The Performance Management System

An effective ethics management system drives an organization’s performance management system to cultivate ethical conduct. Its accountability mechanisms—consisting of measurable and well-defined goals and assessment mechanisms—aims to increase efficiency as well as to strengthen quality through teamwork that improves performance.

An effective performance assessment examines:

  • Managerial and internal organizational factors (including performance management, organizational culture; leadership, structure, bureaucracy, human resource management practices; goal ambiguity; ethics management);
  • Individual factors (job satisfaction; attachment to the organization; public service motivation; altruism; individual performance; unethical conduct); and,
  • External factors (networks; political support; public support; mass media).

This examination yields data to assess three process-based factors—growth, adaptiveness and responsiveness—as well as four results-based factors—productivity, effectiveness, efficiency and service delivery.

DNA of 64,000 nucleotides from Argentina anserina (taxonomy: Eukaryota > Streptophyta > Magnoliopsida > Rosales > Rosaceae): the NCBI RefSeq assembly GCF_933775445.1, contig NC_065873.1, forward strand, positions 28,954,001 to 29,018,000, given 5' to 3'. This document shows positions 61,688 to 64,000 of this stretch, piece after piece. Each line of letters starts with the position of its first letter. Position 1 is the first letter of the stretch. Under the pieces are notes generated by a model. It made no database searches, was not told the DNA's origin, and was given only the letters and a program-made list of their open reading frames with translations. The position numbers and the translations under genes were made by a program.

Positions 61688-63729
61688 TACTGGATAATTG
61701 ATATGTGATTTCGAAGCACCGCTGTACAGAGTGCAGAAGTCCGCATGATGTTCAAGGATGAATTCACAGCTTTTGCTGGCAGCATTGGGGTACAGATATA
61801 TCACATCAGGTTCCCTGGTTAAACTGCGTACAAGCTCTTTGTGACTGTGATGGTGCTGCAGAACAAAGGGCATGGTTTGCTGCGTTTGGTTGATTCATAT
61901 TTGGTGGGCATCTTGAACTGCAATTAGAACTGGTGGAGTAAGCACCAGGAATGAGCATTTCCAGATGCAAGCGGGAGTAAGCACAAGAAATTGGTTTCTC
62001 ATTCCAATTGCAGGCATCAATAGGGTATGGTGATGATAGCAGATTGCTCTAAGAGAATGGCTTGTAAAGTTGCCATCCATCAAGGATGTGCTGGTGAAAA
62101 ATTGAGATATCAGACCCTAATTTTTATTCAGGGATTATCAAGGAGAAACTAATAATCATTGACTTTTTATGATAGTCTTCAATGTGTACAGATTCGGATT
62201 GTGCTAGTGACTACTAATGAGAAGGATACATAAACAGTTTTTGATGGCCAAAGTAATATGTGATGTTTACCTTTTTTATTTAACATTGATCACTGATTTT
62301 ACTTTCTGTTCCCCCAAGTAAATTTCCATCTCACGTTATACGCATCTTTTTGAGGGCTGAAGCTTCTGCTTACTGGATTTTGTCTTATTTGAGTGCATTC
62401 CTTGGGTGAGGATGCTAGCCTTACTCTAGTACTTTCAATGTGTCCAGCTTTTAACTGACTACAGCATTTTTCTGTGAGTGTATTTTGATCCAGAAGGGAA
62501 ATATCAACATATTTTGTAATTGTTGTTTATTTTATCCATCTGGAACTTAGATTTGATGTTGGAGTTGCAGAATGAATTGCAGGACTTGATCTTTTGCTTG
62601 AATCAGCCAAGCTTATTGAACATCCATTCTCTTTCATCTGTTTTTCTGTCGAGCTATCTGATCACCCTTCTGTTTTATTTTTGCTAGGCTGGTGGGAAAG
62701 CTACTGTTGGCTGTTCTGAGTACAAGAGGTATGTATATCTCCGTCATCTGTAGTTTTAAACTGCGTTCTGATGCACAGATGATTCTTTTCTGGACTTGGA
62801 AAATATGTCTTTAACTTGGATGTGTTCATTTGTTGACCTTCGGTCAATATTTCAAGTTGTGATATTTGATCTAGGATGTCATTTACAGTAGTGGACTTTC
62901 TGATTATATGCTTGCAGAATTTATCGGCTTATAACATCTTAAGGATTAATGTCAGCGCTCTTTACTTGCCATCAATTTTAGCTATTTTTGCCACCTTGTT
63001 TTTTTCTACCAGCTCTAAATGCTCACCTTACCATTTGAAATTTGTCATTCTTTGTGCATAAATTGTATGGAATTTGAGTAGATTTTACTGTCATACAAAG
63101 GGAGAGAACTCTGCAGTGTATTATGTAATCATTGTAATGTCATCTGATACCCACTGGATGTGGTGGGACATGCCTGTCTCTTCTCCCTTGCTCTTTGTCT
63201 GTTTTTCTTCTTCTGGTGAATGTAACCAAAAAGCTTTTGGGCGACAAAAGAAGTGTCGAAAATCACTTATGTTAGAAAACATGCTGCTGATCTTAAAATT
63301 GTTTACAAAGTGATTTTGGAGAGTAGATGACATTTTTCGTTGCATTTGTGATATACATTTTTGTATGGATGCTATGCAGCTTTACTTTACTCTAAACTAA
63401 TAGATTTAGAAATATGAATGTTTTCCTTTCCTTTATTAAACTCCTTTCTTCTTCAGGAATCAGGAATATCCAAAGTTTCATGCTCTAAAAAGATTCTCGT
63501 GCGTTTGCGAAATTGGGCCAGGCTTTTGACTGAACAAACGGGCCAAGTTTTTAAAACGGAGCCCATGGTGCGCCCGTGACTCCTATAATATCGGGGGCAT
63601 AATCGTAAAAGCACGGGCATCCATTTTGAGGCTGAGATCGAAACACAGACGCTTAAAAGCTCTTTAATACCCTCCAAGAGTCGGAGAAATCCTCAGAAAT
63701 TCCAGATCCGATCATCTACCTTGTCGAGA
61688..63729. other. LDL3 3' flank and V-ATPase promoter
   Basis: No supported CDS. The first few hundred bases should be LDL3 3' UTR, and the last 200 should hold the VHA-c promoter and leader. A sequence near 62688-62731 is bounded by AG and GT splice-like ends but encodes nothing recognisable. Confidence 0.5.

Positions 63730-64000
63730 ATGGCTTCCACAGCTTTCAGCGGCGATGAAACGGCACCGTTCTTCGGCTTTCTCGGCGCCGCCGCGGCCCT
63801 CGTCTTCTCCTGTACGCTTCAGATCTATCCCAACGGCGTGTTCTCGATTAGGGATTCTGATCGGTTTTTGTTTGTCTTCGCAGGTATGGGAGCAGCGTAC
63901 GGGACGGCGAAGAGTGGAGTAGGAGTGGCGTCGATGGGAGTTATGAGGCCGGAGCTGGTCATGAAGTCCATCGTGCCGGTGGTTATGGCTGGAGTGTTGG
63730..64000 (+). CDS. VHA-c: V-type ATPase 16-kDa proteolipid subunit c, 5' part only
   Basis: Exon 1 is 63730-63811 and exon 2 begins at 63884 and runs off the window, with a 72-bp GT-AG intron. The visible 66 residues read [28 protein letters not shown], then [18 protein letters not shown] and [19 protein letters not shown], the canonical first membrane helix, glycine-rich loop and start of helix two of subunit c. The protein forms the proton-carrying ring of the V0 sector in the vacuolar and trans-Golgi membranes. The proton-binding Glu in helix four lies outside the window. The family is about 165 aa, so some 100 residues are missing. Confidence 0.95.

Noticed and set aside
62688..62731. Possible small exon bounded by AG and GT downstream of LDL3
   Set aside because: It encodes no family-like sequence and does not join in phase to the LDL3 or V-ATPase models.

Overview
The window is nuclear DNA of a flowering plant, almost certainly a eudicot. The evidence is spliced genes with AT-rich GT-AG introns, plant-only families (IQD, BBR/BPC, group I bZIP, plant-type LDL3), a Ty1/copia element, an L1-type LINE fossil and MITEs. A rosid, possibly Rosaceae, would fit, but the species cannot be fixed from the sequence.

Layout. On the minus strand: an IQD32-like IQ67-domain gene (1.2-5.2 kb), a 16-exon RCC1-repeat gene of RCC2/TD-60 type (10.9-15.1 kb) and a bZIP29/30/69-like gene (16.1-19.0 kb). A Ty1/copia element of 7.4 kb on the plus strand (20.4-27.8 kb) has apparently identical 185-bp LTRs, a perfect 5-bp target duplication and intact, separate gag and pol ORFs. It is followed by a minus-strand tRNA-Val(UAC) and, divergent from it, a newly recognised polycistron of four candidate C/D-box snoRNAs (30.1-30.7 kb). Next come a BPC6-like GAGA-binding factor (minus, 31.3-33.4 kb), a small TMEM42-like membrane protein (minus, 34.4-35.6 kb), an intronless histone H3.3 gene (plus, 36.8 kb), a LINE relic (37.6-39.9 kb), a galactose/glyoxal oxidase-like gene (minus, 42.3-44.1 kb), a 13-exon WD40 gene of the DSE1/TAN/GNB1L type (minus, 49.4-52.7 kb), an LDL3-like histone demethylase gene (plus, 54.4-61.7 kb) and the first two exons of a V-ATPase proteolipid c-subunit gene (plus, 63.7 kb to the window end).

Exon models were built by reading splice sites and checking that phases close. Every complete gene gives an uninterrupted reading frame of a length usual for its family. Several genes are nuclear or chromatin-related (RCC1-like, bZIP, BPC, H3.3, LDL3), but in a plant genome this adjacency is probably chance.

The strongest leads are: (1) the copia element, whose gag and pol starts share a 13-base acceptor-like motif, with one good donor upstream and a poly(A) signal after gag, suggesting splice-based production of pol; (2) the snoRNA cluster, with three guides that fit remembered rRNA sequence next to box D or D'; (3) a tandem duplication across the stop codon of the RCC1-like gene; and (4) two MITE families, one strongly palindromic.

When the organization’s ethics management system supports its performance assessment system, ethical administrators identify the degree to which performance correlates with each individual’s contribution to the achievement of the organization’s purpose and goals. Feedback is then directed at improving the organization’s process by decreasing self-interest, strengthening weakening intrinsic motivation and generating a positive climate where individuals and groups learn how to solve problems.

The Organization Commitment System

With these two systems forging a climate of care and an ethical culture rooted in the organization’s purpose, organization commitment increases as perceptions of fairness reduce cognitive dissonance, promote trust and diminish role stress, all of which coalesce in increased commitment. In addition, the number of ethical lapses decrease while the ability of individuals and groups to resolve them expands.

Ethical administrators assess organization commitment along three dimensions:

  • The affective dimension—the degree of acceptance of the organization’s goals;